This uncle also captured an SS officer. The story goes that he happened on the officer shaving in a hut in the forest. When my uncle asked if he had a gun, the officer told him no. My uncle then turned over his mattress and found a Luger beneath it. The SS officer told him that, had he been in my uncle’s shoes, he would have shot him for lying. My uncle took him captive instead.

As I say, none of these relatives of mine who were soldiers during World War II ever told stories about their war experiences. It was not that they were ashamed. Their silence had to do, I believe, with their desire not to see the pain and burden of memory inflicted on the next generation. They came back from the war, most of these relatives, eager to take advantage of the opportunities for education that opened for them when the war ended, concerned to advance in their professions and make a better life for their children.

My father talked freely about the war on only one occasion that I can recall. On this particular day, he had taken too much to drink. I recall him sobbing as he said, “No one will ever know what that war did to the men of my generation.”

That’s the legacy that has stuck in my mind when I think about my father’s service during World War II. Not the legacy of the Grand War, the Good War, the war that the good, altruistic Americans fought to liberate European nations subjected to dictatorship. The legacy that remains with me is my father’s honest, pain-filled statement about what the war did to him and the men of his generation: “No one will ever know what that war did to the men of my generation.”

War is, I take it, nothing like the romantic imaginings of war urged on us by purveyors of macho military narratives and macho military images. War is bloody, mindless, tragic business. War is not to be admired, replicated, desired. War is to be opposed at all cost, whenever those with power offer war as a solution to a nation’s problems.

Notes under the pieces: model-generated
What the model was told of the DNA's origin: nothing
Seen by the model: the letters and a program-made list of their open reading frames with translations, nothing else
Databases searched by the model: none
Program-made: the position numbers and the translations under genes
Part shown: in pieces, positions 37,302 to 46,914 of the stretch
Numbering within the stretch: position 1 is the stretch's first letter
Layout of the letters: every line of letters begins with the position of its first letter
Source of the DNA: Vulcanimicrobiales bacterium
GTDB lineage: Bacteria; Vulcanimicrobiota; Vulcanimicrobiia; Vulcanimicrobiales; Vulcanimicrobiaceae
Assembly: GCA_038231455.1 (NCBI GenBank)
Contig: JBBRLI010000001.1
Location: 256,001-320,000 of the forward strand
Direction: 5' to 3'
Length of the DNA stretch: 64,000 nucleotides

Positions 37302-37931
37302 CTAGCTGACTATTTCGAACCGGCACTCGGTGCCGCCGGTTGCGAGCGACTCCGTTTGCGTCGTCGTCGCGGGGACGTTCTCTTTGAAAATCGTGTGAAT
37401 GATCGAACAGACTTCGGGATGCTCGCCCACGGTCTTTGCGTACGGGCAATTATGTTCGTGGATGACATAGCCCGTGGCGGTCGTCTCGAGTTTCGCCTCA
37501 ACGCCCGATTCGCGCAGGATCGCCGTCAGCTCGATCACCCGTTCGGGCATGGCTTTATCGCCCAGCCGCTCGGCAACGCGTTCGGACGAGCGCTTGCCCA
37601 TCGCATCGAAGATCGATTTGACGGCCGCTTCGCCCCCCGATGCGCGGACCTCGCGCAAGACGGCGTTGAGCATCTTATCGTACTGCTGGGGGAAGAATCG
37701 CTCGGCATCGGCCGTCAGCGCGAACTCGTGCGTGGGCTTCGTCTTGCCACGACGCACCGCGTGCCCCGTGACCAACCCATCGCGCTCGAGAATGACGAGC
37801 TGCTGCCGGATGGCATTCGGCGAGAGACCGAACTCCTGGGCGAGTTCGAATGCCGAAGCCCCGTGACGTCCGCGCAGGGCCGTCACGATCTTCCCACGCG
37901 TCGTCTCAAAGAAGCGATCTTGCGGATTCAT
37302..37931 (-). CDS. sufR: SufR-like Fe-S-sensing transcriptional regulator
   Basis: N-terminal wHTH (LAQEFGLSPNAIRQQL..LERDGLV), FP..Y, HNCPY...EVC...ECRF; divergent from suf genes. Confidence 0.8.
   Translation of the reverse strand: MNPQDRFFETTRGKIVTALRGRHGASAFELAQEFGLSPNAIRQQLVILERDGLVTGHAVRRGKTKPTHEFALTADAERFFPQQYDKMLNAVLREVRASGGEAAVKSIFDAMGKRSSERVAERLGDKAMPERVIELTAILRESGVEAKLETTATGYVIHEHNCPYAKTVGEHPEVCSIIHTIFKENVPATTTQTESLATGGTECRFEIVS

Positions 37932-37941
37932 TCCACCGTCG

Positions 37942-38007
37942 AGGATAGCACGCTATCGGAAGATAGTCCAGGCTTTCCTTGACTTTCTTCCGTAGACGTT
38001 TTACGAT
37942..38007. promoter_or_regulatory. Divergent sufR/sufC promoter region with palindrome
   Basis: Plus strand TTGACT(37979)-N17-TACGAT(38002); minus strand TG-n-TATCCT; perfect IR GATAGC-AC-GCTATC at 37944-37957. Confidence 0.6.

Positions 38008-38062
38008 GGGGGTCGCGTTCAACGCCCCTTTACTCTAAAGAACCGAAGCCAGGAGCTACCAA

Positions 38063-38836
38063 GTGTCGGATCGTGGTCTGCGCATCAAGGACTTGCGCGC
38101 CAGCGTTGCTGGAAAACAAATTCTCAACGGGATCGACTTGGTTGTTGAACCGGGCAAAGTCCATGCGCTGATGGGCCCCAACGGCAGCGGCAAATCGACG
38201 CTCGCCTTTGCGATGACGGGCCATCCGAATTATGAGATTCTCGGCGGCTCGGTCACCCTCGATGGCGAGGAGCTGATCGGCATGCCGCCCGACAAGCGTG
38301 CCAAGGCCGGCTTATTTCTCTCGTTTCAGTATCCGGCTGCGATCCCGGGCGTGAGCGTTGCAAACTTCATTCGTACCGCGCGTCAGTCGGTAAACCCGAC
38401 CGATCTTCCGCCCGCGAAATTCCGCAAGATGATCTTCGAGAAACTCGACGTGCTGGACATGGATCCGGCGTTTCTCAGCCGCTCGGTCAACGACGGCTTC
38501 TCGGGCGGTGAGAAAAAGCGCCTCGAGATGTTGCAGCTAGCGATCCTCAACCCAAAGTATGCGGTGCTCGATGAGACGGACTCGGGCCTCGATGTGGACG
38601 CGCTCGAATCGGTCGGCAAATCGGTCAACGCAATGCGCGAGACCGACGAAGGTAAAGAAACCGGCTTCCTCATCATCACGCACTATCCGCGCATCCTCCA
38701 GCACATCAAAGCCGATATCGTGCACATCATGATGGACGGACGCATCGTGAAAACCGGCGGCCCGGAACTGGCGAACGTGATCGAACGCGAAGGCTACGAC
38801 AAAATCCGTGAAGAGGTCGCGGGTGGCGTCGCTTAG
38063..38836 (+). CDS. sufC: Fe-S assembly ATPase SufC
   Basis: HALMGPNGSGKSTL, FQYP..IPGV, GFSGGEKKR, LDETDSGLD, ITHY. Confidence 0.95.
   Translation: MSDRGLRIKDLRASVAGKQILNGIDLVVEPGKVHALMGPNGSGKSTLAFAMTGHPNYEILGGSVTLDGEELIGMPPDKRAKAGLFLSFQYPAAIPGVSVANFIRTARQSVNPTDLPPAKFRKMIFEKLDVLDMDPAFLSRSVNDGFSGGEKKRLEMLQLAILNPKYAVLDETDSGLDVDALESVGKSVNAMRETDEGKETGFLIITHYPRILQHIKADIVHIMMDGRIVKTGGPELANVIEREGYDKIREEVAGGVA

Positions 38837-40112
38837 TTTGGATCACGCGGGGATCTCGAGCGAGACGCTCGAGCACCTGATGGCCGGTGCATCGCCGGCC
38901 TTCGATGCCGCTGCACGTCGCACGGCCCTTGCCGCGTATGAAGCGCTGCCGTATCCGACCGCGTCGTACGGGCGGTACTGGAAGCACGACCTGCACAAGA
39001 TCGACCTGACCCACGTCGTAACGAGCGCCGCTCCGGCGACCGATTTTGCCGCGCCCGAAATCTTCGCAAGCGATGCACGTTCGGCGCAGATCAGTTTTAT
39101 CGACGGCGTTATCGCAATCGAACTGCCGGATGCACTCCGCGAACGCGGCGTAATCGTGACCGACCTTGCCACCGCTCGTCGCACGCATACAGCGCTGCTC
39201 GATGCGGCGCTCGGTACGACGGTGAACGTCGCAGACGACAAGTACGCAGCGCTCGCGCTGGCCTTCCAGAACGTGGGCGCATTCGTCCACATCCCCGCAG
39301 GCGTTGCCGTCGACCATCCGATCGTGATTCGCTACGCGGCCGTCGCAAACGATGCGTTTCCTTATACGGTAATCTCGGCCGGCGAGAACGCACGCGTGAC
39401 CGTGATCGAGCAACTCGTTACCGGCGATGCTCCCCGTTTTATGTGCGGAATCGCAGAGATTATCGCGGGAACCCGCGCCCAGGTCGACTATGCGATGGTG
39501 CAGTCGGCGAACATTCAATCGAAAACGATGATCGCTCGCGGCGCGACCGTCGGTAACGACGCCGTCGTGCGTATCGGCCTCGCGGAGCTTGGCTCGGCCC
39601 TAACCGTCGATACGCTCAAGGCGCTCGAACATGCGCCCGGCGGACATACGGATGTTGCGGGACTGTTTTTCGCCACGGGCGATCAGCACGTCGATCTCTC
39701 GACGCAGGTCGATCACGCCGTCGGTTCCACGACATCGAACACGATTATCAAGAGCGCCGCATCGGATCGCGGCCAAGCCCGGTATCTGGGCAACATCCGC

I am disheartened by Mr. Obama’s decision to continue the war in Afghanistan, as I have been disheartened by his (lack of) leadership in general, as president. In my view, the new president has been altogether too willing to serve the interests of powerful men at the top of our society—in Wall Street, in the political sector, in the military-industrial complex.

Mr. Obama’s failure of vision stems, I believe, from his eagerness to surround himself primarily with men—above all, with powerful men. The scope of his vision is determined by this choice, and we are all paying a price for the new president’s choice to continue the macho power games that have dominated our society for far too long now, and have contributed to its decline. And which will continue to contribute to our decline, so long as these games are permitted at the center of our society . . . .

Those who glorify war would be better served, it seems to me, to talk to people who have actually taken part in a war. The first-hand testimony of those who have waged war is seldom romantic and sentimental. Those who have gone to war know that war is an insane and unsavory business, not to be preferred by civilized human beings.

If the testimony of Vietnam veterans and veterans of the recent wars in the Middle East, and of the wives and mothers who bear the losses of war, could be heard—really heard, heard in a powerful and effective way that makes the words count—in our halls of power, we might hesitate to solve our current problems by continuing war. We might, instead, think of creating more jobs to build our country and permit people out of work to lead decent and fulfilling lives. Something war cannot accomplish.